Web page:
Contrast-Enhanced Urodynamic Vector Projectile Imaging (CE-UroVPI) for Urethral Voiding Visualization: Principles and Phantom Studies.

To devise a new urodynamic imaging framework that can provide time-resolved visualization of urinary flow and urethral deformation during the initiation phase of voiding.

Contrast-enhanced urodynamic vector projectile imaging (CE-UroVPI) was devised using the principles of high-frame rate ultrasound, microbubble contrast agents, and flow vector mapping. CE-UroVPI was implemented using a research-purpose ultrasound scanner (5 MHz frequency) and commercial contrast agents (USphere Prime). The performance of CE-UroVPI was evaluated using two custom-designed deformable urethra phantoms - a healthy model and a diseased model with benign prostatic hyperplasia (BPH) - that respectively simulate urodynamics in the urinary tract with and without mechanical obstruction. The corresponding spatiotemporal urodynamics were investigated and analyzed.

Using a frame rate of 1,250 fps that corresponds to 0.8 ms time resolution, CE-UroVPI effectively depicted the transient urodynamic events during the initiation phase of voiding. Anomalous spatiotemporal characteristics were observed in the urodynamics of the BPH-obstructed urethra. Specifically, upstream from the obstruction site, a transient surge in flow speed was observed in the first 100 ms of voiding. Also, downstream from the obstruction site, complex urodnyamics had emerged in the forms of flow jet and vortices. These anomalies were not found in the healthy urethra.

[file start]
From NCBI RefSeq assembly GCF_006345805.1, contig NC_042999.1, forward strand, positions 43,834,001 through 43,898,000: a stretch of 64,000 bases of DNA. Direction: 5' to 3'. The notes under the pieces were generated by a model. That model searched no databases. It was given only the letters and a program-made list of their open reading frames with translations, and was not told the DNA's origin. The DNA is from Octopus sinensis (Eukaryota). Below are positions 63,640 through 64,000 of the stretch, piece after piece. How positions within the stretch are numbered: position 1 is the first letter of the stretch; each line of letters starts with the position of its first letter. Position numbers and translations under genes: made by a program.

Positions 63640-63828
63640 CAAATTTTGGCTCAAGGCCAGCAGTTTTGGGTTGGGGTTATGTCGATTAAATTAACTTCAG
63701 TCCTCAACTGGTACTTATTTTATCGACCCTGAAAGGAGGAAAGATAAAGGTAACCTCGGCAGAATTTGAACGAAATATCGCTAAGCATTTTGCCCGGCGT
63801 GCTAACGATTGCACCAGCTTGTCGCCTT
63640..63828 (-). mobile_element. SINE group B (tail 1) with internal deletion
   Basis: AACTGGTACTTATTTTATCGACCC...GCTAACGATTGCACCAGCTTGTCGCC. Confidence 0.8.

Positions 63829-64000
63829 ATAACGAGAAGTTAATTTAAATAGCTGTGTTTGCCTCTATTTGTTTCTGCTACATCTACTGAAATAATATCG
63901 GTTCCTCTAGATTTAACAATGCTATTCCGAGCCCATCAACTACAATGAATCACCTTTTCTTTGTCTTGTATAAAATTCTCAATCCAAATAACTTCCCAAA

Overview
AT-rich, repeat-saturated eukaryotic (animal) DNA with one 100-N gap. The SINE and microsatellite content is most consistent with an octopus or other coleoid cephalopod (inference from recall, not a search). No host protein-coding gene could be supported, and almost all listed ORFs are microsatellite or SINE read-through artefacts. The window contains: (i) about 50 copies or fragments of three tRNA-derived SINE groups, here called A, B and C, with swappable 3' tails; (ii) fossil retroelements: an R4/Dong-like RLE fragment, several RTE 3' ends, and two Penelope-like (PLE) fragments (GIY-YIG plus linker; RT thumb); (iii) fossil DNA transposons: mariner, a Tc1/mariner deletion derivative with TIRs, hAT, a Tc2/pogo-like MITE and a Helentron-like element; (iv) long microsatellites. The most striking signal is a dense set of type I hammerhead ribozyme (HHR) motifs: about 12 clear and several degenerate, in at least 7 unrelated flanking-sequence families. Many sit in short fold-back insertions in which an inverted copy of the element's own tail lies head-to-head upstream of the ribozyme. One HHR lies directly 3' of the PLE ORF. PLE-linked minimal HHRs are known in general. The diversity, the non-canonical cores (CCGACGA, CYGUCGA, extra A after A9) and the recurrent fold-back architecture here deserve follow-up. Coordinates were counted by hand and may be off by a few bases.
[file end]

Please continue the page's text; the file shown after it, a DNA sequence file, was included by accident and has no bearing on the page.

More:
CE-UroVPI is the first imaging framework that can visualize complex urodynamics over an entire voiding episode including its initiation phase. This new tool may be used to potentially gain new insight into the causal relationships between urethral morphokinetic factors and lower urinary tract symptoms.

Urology. 2020 Mar 17 [Epub ahead of print]

Takuro Ishii, Hassan Nahas, Billy Y S Yiu, Adrian J Y Chee, Alfred C H Yu

Schlegel Research Institute for Aging & Department of Electrical and Computer Engineering, University of Waterloo, Waterloo, Canada., Schlegel Research Institute for Aging & Department of Electrical and Computer Engineering, University of Waterloo, Waterloo, Canada. Electronic address: .